5 Life Lessons Learned From 'Steven Universe'
Steven Universe is a coming of age story that has received widespread acclaim (and inspired a few memes) since its 2013 premiere. The show's creator, Rebecca Sugar, is the first female to make her own show on Cartoon Network. (Go, Rebecca!) Beyond that though, Steven Universe explores LGTB relationships, showcases a non-nuclear family unit, and navigates through some mature situations. The fact that the three female Gems have different "ethnicities", body types, and neutral genders is a huge step forward in the world of cartoons. Basically, STEVEN UNIVERSE IS AWESOME! Here are some of the things we’ve learned watching Steven Universe:
You determine your future
Garnet is teaching Steven not to be a victim in the first season episode, "Future Vision". Steven becomes overwhelmed in this episode by learning all the bad things that could possibly happen to him from Garnett. (If you have anxiety, you’ll relate to Steven in the episode, as you often become consumed by thoughts about the future). Garnet tells Steven that instead of being overtaken by fear, he has to take back his power and realize that he chooses his own future.
You can’t let others determine how you feel
In the "Tiger Millionaire" episode, Steven becomes depressed after Mr. Smiley calls him the "cruelest creature on the planet" and the crowd agrees. Amethyst gives him some amazing advice when she tells Steven that only he has control over his emotions. Often we get wrapped up in the things that other people say about us, but as Amethyst says, "Those are just words people use to describe how they feel about you." Amethyst herself has been through a lot in her life. As one Tumblr user pointed out, "Amethyst probably legitimately feels like garbage as a result of being abandoned in the Kindergarten and being a ‘reject’ gem — I was struck by the thought that she also does have a fixation on actual, literal garbage. We’ve seen her room, after all; she’ll take anything that someone else doesn’t want. That’s when it hit me:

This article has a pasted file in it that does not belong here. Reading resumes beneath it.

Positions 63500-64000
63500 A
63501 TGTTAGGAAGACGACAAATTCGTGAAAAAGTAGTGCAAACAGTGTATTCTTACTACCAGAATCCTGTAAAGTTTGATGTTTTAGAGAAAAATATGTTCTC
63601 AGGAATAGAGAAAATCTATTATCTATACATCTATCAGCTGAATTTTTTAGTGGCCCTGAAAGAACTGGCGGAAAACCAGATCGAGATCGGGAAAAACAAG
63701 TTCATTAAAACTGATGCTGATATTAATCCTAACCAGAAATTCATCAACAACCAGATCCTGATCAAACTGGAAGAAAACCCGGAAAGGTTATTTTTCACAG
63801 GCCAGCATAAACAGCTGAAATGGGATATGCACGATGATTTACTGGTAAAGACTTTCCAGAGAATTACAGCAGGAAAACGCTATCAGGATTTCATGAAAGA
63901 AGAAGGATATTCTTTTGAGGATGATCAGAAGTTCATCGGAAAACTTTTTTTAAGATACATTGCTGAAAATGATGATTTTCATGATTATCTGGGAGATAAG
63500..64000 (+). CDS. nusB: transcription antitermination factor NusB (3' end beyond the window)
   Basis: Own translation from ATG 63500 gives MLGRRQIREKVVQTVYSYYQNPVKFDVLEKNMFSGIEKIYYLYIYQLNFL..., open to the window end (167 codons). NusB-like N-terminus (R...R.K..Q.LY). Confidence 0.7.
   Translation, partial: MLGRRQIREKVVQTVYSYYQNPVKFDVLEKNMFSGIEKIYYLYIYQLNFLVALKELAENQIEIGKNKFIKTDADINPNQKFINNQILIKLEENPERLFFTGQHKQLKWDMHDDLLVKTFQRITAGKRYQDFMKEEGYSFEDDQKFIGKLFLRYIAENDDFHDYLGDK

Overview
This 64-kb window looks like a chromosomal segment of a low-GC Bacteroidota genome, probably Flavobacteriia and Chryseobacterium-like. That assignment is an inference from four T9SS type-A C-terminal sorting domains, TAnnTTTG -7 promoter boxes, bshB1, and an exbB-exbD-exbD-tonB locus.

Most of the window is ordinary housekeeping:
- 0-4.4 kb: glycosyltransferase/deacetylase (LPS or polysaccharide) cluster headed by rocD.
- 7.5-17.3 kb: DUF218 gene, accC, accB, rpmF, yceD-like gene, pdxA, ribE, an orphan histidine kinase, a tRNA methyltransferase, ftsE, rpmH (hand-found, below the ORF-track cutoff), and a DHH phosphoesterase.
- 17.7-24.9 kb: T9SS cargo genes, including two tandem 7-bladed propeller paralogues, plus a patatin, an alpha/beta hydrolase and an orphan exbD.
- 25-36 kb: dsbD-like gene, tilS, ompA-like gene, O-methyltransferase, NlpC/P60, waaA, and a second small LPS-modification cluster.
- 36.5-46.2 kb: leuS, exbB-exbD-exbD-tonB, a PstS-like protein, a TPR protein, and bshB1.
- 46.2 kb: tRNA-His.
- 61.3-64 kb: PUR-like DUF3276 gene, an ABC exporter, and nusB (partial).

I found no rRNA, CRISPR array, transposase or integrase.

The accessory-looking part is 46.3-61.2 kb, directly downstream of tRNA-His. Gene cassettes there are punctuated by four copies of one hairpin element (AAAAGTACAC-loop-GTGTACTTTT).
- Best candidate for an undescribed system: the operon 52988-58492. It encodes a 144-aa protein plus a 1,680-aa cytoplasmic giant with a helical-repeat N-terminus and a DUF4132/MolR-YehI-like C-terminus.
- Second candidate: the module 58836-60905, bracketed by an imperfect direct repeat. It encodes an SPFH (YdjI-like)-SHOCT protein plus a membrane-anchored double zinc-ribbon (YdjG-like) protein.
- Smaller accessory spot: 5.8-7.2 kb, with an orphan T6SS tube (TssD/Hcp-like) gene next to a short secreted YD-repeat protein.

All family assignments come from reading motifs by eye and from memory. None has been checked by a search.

Amethyst collects garbage because she empathizes with those objects for being 'thrown away'."
Friends are there for you through thick and thin
In the episode "Full Disclosure", Steven is pushing Connie away because he doesn’t want to put her in danger. He tries to tell Connie that he doesn’t want to be friends anymore, but she fights back and lets him know that she is there for him. (What an emotional episode!) True friends are there for you during the good and the bad. You don’t have to be perfect to be deserving of friendship.
It’s okay to make mistakes as long as you learn from them
Steven appears to be the "bumbling idiot" archetype, but if you watch the series, you know that he is so much more. Steven is human, he makes mistakes, but he also learns from them and grows as a person. He might not be able to control all of his powers yet (as evidenced his disastrous attempt at shape shifting in "Cat Fingers"), but no one is perfect at anything on their first try. It takes time and patience to refine your natural gifts and become the person you were meant to be.
Being mixed-race is difficult and awesome
Steven Universe is, for all intents and purposes, a mixed-race character. Being part human and part alien, Steven struggles to fully fit in with either group. Juliet Khan, in an article for Comics Alliance, puts it well when she says, "[Steven]’s tugged between two directions, two histories, two ways of life. He’s unable to settle, unable to be ‘just a Gem’ or ‘just a human’. He’s finding, over the course of the series, that there are experiences he’ll have that no one — not his father, not his mothers, not his friends — will understand." However, Steven’s unique position allows him to relate to two different groups simultaneously, making him the show’s hero.
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